|37000 Feet||Browse and search NASA's
Aviation Safety Reporting System
|Local Time Of Day||1201 To 1800|
|Locale Reference||atc facility : edw|
|Altitude||msl bound lower : 4500|
msl bound upper : 4500
|Controlling Facilities||tracon : edw|
|Operator||common carrier : air carrier|
|Make Model Name||Small Transport, Low Wing, 2 Recip Eng|
|Flight Phase||cruise other|
|Affiliation||company : air carrier|
|Function||flight crew : single pilot|
|Qualification||pilot : atp|
|Experience||flight time last 90 days : 150|
flight time total : 2300
flight time type : 175
|Affiliation||government : faa|
|Function||controller : approach|
|Qualification||controller : radar|
|Anomaly||inflight encounter : vfr in imc|
inflight encounter : weather
non adherence : far
|Independent Detector||other flight crewa|
|Resolutory Action||controller : provided flight assist|
|Air Traffic Incident||Pilot Deviation|
I was flying southbound, from the owens valley en route to inyo/kern, following highway 395. When I inadvertently flew into IMC west/O a proper clearance. The owens passage is located about 83 NM south of bishop VOR and 80 NM north of palmdale VOR. This passage is a narrow canyon, with high mountainous terrain on both sides that joins the owens valley with the mojave dessert. It was here that, I was flying low about 4500' MSL and following the highway, in order to maintain VFR, when I accidentally flew into IFR conditions. I completely lost sight of all, ground features was unable to judge my position in relation to the surrounding terrain. It was this reason I was reluctant to make a 180 degree turn. I felt the only action I could have taken was to climb, maintain my heading, hoping not to hit anything before I got into radar coverage. During the climb, I contacted edw approach and asked for assistance, which they (edw approach) provided and were very good about the whole situation. Fortunately my situation was resolved and ended on a good note and nothing would come of it. Some contributing factors: unfamiliar with area, narrow passage, darkness--unable to define and make out the clouds, unable to descend due to terrain, non radar environment. In conclusion, I know I'm not the first and won't be the last to get into this kind of situation. I feel, in order to have good outcome, emphasis (training) should be put on how ground facility could help the pilot instead of installing the fear of one getting violated or having to submit a report to ATC. Then maybe the pilots won't be so hesitant to call up.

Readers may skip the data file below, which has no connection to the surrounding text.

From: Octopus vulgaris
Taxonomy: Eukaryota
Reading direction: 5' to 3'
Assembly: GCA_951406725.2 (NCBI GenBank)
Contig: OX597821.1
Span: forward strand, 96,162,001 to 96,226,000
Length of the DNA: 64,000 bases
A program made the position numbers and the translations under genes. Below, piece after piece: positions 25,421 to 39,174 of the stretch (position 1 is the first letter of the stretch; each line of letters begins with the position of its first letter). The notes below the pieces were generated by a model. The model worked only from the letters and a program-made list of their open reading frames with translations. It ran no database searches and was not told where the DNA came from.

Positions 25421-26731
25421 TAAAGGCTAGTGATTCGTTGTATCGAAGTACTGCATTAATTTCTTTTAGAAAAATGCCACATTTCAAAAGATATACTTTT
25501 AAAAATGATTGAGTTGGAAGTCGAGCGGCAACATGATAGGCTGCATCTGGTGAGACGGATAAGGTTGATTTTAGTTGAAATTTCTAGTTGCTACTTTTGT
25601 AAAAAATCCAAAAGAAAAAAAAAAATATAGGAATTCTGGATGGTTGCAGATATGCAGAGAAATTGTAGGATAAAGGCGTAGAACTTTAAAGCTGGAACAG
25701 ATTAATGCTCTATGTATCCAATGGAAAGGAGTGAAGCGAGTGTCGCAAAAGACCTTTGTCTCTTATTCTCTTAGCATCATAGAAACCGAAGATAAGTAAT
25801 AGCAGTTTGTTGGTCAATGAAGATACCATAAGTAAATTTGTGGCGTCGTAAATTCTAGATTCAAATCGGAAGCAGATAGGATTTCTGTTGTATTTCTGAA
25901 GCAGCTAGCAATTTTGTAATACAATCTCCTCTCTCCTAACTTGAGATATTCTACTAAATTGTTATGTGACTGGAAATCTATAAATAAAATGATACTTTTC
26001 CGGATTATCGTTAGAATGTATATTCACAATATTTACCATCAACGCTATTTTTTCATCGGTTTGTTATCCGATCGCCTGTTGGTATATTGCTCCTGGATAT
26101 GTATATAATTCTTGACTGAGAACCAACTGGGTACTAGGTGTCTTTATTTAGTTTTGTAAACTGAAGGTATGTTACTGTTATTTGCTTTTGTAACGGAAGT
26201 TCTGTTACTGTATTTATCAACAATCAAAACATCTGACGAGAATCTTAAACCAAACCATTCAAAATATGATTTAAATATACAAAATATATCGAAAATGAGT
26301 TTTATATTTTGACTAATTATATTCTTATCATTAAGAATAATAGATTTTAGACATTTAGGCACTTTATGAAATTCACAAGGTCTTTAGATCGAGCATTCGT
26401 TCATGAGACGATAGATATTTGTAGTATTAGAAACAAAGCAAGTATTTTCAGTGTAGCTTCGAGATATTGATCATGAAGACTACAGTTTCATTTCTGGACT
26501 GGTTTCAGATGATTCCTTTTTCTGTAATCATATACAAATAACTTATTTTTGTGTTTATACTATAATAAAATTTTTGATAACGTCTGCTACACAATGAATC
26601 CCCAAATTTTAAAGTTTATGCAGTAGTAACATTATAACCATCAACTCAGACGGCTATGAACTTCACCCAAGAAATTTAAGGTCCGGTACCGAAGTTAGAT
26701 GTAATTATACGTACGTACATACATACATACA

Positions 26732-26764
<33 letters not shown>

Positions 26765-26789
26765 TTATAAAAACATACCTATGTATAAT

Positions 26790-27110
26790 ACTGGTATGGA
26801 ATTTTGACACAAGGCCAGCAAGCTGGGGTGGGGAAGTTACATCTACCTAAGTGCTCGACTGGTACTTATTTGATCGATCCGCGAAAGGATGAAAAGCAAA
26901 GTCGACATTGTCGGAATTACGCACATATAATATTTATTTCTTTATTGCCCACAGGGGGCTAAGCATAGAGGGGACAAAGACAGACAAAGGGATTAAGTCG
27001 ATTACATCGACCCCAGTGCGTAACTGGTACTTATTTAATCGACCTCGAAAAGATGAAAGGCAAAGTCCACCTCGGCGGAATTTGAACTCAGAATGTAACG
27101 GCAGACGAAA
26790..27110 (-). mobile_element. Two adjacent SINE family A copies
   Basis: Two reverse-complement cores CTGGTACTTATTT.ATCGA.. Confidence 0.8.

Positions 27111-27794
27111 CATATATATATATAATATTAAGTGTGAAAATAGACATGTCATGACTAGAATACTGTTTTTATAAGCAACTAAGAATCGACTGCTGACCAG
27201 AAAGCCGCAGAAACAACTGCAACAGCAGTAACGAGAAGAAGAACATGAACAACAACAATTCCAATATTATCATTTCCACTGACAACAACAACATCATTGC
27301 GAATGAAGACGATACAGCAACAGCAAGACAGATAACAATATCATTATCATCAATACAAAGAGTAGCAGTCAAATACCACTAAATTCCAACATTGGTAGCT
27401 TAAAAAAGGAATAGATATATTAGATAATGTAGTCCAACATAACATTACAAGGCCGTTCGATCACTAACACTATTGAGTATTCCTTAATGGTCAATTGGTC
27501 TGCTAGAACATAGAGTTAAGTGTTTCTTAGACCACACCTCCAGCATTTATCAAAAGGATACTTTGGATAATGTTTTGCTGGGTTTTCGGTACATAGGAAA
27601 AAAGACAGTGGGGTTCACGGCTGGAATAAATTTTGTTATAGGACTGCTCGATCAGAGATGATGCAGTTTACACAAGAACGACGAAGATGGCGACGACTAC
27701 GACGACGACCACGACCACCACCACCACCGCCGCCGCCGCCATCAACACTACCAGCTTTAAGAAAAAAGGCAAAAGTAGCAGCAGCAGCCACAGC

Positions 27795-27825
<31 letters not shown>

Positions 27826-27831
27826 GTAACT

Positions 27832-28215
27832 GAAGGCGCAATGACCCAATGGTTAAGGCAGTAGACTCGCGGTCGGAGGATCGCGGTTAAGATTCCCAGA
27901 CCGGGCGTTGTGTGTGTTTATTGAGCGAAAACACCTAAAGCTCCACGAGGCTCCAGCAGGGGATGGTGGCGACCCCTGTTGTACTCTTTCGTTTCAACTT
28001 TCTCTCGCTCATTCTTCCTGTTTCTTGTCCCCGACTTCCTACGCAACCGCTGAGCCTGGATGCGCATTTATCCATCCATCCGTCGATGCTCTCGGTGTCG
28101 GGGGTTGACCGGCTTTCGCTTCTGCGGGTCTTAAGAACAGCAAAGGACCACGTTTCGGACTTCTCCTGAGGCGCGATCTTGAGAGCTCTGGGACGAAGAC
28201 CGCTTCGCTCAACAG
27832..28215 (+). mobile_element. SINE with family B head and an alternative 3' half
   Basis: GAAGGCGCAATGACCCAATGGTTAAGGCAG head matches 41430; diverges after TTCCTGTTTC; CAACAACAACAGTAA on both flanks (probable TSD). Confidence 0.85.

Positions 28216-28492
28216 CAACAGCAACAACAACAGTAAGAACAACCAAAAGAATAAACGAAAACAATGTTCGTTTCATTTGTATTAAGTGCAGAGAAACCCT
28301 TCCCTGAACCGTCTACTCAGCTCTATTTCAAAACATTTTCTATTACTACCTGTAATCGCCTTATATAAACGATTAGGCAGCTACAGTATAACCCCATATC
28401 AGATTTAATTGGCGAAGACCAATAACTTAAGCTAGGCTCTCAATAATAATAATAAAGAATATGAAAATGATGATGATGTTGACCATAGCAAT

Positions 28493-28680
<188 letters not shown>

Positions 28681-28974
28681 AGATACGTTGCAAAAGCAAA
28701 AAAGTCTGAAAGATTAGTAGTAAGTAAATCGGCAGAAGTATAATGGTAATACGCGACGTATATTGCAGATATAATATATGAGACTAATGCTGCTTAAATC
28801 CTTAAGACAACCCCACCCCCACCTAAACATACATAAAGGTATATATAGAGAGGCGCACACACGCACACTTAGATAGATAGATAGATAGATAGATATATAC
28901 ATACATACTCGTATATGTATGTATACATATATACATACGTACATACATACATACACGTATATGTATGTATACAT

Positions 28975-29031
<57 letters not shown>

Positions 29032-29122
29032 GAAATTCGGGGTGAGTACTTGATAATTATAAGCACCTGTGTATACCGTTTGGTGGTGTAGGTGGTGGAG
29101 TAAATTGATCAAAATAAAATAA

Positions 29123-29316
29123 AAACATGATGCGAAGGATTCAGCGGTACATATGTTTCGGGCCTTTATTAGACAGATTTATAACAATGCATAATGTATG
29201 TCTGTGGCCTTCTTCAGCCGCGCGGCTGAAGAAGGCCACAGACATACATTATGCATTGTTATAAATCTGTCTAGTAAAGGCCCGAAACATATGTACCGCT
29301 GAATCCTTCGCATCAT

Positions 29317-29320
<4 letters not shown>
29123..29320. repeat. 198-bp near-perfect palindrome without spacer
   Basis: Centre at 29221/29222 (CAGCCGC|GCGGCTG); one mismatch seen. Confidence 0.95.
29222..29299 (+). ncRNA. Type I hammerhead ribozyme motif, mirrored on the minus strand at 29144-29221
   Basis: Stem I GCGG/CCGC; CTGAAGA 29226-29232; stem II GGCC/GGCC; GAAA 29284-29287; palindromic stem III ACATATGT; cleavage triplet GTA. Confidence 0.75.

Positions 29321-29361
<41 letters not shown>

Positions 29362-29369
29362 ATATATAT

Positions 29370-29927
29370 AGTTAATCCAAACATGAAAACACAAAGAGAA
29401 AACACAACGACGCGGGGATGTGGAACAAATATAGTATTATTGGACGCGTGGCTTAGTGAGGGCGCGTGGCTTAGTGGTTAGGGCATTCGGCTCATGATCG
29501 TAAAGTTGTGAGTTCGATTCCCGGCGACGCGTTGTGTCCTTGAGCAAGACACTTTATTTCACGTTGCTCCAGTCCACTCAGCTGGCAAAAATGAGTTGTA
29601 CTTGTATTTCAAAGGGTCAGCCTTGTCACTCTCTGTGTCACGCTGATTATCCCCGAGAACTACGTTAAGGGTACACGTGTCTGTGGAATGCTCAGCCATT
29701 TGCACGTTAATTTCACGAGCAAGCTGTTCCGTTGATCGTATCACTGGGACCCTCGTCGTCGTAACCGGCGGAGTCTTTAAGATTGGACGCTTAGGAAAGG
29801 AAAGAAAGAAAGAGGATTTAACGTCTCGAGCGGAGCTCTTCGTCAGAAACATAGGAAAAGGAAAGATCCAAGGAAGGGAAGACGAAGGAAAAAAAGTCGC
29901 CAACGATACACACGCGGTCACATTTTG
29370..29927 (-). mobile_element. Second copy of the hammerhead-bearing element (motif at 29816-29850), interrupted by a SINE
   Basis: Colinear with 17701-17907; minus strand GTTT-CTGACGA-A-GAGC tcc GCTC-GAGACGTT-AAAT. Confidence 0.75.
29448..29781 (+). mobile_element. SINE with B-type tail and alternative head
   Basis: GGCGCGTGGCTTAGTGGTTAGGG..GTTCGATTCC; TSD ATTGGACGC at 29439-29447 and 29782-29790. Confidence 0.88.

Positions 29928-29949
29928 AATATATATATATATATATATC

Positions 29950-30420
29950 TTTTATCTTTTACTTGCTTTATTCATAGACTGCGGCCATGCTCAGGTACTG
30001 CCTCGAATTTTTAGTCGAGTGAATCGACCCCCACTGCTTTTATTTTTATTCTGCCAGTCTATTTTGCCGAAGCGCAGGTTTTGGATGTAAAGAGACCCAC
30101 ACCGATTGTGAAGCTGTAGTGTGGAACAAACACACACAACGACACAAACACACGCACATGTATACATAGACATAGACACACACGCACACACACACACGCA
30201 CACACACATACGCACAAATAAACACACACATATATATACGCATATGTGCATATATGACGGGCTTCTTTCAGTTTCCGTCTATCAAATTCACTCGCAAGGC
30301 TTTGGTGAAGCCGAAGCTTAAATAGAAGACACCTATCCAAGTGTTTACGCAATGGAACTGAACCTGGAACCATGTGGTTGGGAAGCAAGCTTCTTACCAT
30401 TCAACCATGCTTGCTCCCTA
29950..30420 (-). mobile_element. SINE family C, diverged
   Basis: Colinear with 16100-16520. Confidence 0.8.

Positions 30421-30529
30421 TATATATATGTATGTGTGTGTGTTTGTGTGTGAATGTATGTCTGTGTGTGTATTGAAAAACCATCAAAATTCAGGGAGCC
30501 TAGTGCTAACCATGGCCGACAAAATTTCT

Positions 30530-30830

Original NASA ASRS Text
Title: CARGO SMT FLYING VFR IN MOUNTAINOUS TERRAIN BECOMES VFR IN IMC.
Narrative: I WAS FLYING SBND, FROM THE OWENS VALLEY ENRTE TO INYO/KERN, FOLLOWING HIGHWAY 395. WHEN I INADVERTENTLY FLEW INTO IMC W/O A PROPER CLRNC. THE OWENS PASSAGE IS LOCATED ABOUT 83 NM S OF BISHOP VOR AND 80 NM N OF PALMDALE VOR. THIS PASSAGE IS A NARROW CANYON, WITH HIGH MOUNTAINOUS TERRAIN ON BOTH SIDES THAT JOINS THE OWENS VALLEY WITH THE MOJAVE DESSERT. IT WAS HERE THAT, I WAS FLYING LOW ABOUT 4500' MSL AND FOLLOWING THE HIGHWAY, IN ORDER TO MAINTAIN VFR, WHEN I ACCIDENTALLY FLEW INTO IFR CONDITIONS. I COMPLETELY LOST SIGHT OF ALL, GND FEATURES WAS UNABLE TO JUDGE MY POS IN RELATION TO THE SURROUNDING TERRAIN. IT WAS THIS REASON I WAS RELUCTANT TO MAKE A 180 DEG TURN. I FELT THE ONLY ACTION I COULD HAVE TAKEN WAS TO CLB, MAINTAIN MY HDG, HOPING NOT TO HIT ANYTHING BEFORE I GOT INTO RADAR COVERAGE. DURING THE CLB, I CONTACTED EDW APCH AND ASKED FOR ASSISTANCE, WHICH THEY (EDW APCH) PROVIDED AND WERE VERY GOOD ABOUT THE WHOLE SITUATION. FORTUNATELY MY SITUATION WAS RESOLVED AND ENDED ON A GOOD NOTE AND NOTHING WOULD COME OF IT. SOME CONTRIBUTING FACTORS: UNFAMILIAR WITH AREA, NARROW PASSAGE, DARKNESS--UNABLE TO DEFINE AND MAKE OUT THE CLOUDS, UNABLE TO DSND DUE TO TERRAIN, NON RADAR ENVIRONMENT. IN CONCLUSION, I KNOW I'M NOT THE FIRST AND WON'T BE THE LAST TO GET INTO THIS KIND OF SITUATION. I FEEL, IN ORDER TO HAVE GOOD OUTCOME, EMPHASIS (TRNING) SHOULD BE PUT ON HOW GND FAC COULD HELP THE PLT INSTEAD OF INSTALLING THE FEAR OF ONE GETTING VIOLATED OR HAVING TO SUBMIT A RPT TO ATC. THEN MAYBE THE PLTS WON'T BE SO HESITANT TO CALL UP.
Data retrieved from NASA's ASRS site as of August 2007 and automatically converted to unabbreviated mixed upper/lowercase text. This report is for informational purposes with no guarantee of accuracy. See NASA's ASRS site for official report.